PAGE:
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Counter monitor and event based sampling

Ok, I don't really understand why I would ever use counter monitor as part of my optimizing strategy. What does counter monitor do for me that plain old event based sampling can't do?
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11 Replies
grapedog
Beginner
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From what I understand, event based sampling is used to take a sampling of the program counter/execution point when a register overflows or underflows. counter monitor is more of a running sampling of a register. But, i've heard that counter monitor is not really that good in the latest rev of vtune.

maybe the vtune experts should answer, not me
Gary_C_Intel1
Employee
171 Views

Counter Monitor is generally used to measure more Operating system type metrics such as memory usage and availability, page faults, file I/O rates, etc. Basically, anything that PerfMon (Task Manager) can measure. The added feature that VTune has is the ability to select a time slice of the overall performance run and drill down to an application's source code to determine what the application was doing during any time intervals when the measured metric had unusual values.

In terms of Counter Monitor not being that good, that idea probably relates to the sampling rate as compared to event based sampling. Counter Monitor's sampling interval is generally 100 milliseconds whereas normal event based sampling is 1 millisecond so event based sampling can produce finer granularity. But the data produced by Counter Monitor can still be very useful, and the sampling rate is configurable.
Daniel_B_Intel2
Employee
171 Views

> Counter Monitor is generally used to measure more
> Operating system type metrics such as memory usage,,,

I often use CM for measuring process' virtual memory consumption. (the process object events are available on XP)

> The added feature that VTune has is the
> ability to select a time slice of the overall
> performance run and drill down to an application's
> source code ...

By drilling down inside the slices with virtual memory rising edge /picks I identify modules and functions that perform intensive memory allocations.
Ali_S_Intel
Employee
171 Views

I was under the impression that VTune's method of monitoring OS counters had a lot less overhead than Perfmon. Is that correct? Why?
bnshah
Beginner
171 Views

Actually they are about the same since both use the same APIs to access the PerfMon counters. The advantage of using VTune is that you can correlate the perfmon data with sampling data. This gives you the ability to look at where events are occurring or time is being spent for a certain time interval. VTune also has more display options than perfmon.
Ali_S_Intel
Employee
171 Views

So, you are saying that monitoring performance counters using VTune or Perfmon should yield the same performance benchmark results? I was thinking Perfmon alongwith its overhead will yield lower scores because of continuous disk activity (of course the issue gets exaggerated with higher sample rates).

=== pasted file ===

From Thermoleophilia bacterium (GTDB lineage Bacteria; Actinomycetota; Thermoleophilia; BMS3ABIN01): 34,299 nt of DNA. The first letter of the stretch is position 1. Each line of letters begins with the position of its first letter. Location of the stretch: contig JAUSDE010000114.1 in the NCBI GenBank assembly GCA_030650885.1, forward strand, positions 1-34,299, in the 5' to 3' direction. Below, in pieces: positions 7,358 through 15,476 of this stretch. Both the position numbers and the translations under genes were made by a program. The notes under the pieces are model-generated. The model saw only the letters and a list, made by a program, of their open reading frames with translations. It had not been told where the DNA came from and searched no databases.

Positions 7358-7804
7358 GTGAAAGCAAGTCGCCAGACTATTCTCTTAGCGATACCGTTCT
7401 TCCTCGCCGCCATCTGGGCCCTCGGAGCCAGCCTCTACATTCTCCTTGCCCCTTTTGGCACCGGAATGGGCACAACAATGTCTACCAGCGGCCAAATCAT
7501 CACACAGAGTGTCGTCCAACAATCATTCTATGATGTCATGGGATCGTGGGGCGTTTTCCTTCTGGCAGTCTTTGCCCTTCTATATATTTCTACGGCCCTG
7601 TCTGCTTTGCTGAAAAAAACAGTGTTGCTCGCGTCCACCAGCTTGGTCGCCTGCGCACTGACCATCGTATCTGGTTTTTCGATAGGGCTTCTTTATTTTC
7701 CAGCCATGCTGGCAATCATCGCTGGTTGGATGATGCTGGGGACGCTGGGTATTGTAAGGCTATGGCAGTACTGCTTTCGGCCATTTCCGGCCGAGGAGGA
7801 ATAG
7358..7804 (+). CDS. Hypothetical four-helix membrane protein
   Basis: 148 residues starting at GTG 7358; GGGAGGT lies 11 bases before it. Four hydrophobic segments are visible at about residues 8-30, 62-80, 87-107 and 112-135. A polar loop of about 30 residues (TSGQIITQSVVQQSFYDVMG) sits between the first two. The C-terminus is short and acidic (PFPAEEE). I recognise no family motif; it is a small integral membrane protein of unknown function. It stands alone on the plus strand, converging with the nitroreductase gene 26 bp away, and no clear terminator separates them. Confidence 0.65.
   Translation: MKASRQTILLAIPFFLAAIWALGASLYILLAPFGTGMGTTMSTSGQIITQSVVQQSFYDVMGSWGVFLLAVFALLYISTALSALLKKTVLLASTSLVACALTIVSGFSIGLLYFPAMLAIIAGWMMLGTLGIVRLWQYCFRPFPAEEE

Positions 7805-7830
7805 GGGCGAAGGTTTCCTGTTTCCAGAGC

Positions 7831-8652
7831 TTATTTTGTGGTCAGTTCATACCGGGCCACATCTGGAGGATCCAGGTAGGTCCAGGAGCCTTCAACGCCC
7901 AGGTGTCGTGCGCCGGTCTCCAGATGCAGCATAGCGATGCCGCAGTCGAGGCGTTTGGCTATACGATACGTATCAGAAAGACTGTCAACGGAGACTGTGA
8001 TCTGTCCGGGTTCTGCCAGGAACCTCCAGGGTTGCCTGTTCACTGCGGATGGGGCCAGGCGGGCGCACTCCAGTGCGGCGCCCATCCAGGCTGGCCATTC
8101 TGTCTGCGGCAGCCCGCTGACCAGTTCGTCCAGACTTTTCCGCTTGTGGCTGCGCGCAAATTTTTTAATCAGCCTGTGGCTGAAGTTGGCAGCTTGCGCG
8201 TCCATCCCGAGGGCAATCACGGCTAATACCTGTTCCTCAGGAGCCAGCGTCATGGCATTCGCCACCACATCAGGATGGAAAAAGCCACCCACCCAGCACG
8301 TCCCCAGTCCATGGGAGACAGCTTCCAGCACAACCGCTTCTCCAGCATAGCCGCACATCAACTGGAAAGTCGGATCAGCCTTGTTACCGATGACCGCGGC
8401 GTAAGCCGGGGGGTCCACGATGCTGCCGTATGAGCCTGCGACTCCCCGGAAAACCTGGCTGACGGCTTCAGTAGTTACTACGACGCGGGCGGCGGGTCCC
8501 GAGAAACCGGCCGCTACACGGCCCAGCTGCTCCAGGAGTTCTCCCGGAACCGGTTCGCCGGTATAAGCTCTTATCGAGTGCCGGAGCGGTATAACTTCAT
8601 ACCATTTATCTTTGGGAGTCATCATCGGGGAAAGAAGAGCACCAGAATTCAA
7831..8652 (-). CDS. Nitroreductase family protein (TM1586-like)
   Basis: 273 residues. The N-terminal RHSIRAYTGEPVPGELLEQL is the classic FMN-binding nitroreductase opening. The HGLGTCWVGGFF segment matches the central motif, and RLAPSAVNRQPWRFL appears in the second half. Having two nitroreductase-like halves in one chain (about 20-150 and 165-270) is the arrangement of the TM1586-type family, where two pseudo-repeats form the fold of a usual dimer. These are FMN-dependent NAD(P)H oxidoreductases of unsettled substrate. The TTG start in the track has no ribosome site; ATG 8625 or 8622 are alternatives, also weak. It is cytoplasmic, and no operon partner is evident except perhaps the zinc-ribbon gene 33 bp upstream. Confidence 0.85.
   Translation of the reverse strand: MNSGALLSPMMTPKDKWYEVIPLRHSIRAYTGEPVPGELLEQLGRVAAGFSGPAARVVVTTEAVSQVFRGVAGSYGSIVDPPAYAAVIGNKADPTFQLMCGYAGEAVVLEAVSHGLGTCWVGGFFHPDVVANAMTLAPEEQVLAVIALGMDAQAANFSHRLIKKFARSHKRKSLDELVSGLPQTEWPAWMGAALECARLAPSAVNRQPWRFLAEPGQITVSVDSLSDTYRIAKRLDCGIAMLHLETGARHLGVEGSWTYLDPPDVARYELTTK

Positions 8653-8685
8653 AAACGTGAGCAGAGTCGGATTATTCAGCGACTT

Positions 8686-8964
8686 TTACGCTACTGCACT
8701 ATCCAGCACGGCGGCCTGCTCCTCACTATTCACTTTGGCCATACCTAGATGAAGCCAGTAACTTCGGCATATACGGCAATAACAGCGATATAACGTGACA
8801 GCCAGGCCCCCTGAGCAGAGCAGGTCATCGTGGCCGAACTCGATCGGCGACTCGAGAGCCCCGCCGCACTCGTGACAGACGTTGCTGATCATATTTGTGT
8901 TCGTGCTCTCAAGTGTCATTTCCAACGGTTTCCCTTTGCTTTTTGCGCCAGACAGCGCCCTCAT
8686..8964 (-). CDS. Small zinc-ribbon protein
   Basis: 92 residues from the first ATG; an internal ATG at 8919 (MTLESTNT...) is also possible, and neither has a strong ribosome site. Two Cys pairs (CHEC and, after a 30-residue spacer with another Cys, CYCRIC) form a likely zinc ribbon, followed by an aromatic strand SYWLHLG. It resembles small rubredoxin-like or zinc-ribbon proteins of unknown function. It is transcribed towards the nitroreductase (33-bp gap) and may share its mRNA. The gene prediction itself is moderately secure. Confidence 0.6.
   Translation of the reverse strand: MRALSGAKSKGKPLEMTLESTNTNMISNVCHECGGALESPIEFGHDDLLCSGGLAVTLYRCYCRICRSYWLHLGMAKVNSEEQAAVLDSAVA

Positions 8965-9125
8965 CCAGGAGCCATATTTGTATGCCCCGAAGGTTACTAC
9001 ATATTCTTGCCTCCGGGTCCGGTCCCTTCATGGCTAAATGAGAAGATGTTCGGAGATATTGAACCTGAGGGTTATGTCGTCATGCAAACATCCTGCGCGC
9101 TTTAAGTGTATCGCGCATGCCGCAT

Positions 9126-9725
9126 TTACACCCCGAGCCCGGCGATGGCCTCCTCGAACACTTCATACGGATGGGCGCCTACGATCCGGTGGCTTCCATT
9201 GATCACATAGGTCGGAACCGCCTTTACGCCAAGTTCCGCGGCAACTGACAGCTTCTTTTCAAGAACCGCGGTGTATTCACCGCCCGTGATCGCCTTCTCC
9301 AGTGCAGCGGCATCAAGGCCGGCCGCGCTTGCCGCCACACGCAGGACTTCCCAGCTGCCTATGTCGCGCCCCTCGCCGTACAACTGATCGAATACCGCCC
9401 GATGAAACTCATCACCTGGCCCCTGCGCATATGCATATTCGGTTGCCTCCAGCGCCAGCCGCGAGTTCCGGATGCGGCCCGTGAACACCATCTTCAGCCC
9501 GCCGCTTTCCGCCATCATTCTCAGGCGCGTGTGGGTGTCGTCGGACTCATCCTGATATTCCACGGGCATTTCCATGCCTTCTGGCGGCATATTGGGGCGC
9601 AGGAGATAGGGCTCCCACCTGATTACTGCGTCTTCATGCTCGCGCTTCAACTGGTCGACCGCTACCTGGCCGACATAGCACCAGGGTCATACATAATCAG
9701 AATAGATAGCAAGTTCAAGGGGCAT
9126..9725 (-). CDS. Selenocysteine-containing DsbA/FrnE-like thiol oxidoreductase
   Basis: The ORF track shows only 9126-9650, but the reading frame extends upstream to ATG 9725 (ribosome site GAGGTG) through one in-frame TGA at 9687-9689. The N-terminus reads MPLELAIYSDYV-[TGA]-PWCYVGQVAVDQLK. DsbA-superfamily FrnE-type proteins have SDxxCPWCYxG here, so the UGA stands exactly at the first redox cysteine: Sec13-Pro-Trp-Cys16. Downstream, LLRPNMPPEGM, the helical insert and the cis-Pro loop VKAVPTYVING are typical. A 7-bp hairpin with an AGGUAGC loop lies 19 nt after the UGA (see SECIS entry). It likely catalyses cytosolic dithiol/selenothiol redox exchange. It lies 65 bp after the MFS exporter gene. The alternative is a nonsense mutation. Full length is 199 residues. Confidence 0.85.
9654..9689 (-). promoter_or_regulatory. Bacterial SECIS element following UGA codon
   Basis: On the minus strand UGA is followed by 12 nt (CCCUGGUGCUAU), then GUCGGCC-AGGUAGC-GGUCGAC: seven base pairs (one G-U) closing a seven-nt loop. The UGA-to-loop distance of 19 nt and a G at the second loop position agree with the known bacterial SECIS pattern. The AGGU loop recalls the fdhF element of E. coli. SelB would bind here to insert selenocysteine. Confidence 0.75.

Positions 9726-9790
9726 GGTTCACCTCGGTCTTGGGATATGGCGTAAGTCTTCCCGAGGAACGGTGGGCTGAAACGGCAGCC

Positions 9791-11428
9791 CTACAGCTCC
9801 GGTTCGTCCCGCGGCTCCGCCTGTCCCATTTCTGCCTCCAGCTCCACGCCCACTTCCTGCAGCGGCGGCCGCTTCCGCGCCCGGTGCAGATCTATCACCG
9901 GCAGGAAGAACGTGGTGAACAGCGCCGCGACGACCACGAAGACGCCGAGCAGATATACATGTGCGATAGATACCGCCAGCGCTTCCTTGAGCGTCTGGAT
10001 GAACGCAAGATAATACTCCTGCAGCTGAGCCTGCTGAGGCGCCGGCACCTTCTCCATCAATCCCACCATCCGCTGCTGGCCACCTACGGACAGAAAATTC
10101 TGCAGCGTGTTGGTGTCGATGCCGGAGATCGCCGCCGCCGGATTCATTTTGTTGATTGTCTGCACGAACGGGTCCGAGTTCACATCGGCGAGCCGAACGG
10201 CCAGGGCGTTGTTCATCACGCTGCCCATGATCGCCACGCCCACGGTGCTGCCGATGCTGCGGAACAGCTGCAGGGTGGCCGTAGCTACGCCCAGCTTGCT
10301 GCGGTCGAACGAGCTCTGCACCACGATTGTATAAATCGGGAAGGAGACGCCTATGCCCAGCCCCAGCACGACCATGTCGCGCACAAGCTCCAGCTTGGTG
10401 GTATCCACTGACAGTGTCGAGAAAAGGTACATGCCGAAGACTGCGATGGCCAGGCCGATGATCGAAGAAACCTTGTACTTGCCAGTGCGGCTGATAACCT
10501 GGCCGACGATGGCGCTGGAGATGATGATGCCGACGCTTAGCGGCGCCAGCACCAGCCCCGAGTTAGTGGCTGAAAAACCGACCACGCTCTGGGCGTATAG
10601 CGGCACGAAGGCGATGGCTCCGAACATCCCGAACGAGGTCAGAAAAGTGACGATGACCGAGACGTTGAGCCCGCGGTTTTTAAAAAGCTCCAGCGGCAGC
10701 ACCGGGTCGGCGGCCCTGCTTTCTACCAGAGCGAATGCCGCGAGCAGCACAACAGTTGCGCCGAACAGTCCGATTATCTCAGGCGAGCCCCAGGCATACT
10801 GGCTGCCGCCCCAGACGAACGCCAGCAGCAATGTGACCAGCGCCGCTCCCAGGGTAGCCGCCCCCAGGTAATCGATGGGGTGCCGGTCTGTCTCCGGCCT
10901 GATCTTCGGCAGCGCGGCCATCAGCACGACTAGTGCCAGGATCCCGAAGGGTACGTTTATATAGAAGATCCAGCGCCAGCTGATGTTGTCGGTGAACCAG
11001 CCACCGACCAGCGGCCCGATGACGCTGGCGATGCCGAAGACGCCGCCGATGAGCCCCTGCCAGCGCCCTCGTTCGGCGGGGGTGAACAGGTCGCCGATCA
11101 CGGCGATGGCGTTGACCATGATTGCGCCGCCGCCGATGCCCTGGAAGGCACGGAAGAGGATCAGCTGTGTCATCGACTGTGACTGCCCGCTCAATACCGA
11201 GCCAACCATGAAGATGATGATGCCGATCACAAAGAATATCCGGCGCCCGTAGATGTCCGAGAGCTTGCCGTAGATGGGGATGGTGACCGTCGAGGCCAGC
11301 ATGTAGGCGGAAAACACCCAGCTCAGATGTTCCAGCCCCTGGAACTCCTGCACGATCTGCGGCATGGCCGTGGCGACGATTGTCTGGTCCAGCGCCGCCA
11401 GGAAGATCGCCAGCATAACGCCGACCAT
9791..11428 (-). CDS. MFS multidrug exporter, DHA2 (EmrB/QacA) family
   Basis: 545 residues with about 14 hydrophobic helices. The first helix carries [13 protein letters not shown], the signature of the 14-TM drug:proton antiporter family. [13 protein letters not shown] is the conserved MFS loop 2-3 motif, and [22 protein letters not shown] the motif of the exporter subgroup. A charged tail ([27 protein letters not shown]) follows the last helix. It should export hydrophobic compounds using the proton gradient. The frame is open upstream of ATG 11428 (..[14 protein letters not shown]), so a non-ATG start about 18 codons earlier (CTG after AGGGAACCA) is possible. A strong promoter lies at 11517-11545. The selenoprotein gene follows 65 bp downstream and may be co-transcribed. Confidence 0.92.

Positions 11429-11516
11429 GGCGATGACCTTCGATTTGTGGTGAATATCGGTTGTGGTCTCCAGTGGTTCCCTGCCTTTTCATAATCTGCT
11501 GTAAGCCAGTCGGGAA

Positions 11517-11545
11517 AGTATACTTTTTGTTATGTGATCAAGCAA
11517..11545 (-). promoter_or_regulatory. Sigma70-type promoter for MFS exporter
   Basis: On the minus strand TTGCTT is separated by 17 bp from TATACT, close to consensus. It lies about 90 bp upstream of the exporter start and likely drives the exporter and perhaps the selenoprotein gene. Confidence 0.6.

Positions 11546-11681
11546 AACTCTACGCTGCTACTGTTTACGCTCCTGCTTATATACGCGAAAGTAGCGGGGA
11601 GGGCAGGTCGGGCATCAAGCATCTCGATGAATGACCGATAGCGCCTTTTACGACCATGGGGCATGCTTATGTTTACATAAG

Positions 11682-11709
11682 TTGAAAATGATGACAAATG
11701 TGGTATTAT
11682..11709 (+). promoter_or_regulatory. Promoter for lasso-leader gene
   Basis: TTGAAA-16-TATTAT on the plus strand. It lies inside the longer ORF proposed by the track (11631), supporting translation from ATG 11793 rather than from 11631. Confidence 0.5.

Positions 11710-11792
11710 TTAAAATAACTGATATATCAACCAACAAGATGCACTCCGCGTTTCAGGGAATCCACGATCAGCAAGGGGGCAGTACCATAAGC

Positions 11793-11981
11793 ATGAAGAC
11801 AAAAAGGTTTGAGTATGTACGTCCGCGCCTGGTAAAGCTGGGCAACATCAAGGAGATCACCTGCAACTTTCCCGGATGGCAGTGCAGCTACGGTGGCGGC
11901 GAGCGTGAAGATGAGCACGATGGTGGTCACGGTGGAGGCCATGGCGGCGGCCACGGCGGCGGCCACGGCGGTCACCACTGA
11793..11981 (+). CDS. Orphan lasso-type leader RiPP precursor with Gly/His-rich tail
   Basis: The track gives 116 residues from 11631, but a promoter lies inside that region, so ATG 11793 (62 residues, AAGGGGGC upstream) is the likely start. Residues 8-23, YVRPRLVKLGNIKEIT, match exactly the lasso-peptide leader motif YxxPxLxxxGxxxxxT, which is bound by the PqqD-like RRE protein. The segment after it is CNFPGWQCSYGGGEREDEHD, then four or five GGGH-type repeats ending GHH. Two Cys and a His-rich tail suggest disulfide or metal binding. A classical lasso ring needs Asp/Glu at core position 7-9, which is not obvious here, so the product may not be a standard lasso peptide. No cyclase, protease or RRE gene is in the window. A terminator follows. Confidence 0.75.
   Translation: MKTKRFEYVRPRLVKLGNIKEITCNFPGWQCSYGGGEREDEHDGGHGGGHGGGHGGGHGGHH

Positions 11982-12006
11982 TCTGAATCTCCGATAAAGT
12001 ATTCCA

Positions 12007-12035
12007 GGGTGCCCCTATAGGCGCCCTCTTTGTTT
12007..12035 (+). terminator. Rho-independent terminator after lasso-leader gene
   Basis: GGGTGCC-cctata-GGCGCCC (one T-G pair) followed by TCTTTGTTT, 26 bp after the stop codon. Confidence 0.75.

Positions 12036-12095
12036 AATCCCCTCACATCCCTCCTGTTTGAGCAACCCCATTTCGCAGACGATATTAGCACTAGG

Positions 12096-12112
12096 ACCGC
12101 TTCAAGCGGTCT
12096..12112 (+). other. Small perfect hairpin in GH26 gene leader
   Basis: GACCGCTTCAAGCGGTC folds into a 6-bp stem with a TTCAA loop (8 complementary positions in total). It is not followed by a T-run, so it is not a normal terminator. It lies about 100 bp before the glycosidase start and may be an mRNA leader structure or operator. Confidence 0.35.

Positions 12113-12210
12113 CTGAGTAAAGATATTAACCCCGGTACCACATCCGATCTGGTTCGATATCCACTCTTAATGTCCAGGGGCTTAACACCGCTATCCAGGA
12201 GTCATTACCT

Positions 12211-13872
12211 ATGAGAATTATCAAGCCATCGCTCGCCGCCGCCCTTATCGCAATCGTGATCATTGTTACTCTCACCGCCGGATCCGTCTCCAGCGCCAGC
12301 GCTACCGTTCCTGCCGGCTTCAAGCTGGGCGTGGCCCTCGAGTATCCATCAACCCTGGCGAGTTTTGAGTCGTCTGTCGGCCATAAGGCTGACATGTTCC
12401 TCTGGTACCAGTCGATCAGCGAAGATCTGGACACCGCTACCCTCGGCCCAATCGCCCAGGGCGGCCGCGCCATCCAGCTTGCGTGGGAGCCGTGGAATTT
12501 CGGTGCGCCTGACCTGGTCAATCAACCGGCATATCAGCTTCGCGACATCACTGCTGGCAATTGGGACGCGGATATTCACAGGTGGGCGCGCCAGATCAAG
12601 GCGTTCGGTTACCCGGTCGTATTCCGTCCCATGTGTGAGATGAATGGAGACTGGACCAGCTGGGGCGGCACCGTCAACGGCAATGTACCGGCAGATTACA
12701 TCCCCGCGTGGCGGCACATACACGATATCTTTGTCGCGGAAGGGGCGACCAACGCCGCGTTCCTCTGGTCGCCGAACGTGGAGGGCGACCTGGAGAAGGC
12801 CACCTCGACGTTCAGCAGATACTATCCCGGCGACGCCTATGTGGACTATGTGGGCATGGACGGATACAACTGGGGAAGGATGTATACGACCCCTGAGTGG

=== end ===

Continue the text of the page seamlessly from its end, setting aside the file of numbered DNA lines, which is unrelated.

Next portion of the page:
bnshah
Beginner
171 Views

What do you mean by continuous disk activity? Do you mean as a result of storing the data. I am not sure exactly how perfmon stores its data after it collects it but if you collect a few counters at a time the disk activity from perfmon (or vtune) should be negligible. You are correct on both tools however the higher your sampling rate the more overhead you will incur
Ali_S_Intel
Employee
171 Views

I was referring to the disk overhead for the Perfmon tool to dump the collected counters to a file. I think Perfmon dumps the counter info every one second (highest sample rate) which is why disk stays busy continuosly.

Does VTune does counter logging the same way? If so, then both would show the same overhead.
Gary_C_Intel1
Employee
171 Views

Yes, VTune does write the counter monitor samples to disk, but not after every sample is taken. If you want to avoid the disk accesses you can display the data in real-time only, and disable the logging of the data. In the "Configure Counter Monitor" screen, select the Counters tab and at the bottom of the screen, unselect Loggin and select "Display in Runtime(RT)".
intel3
Beginner
171 Views

By drilling down inside the slices with virtual memory rising edge /picks I identify modules and functions that perform intensive memory allocations.





Could you please explain, how do you identify the functions?
David_A_Intel1
Employee
171 Views

By selecting a time range in the Counter Monitor display, you can basically filter the sampling data so that you look at only the samples collected during that time range (you must collect sampling and counter monitor data in the same activity in orderto use this feature).
Once in the sampling data, you can "drill-down" (successive double-clicks to increase granularity of the data) until you get to the Hotspots view, which shows functions. Drilling down on the function will take you to source annotated with the sampling data.
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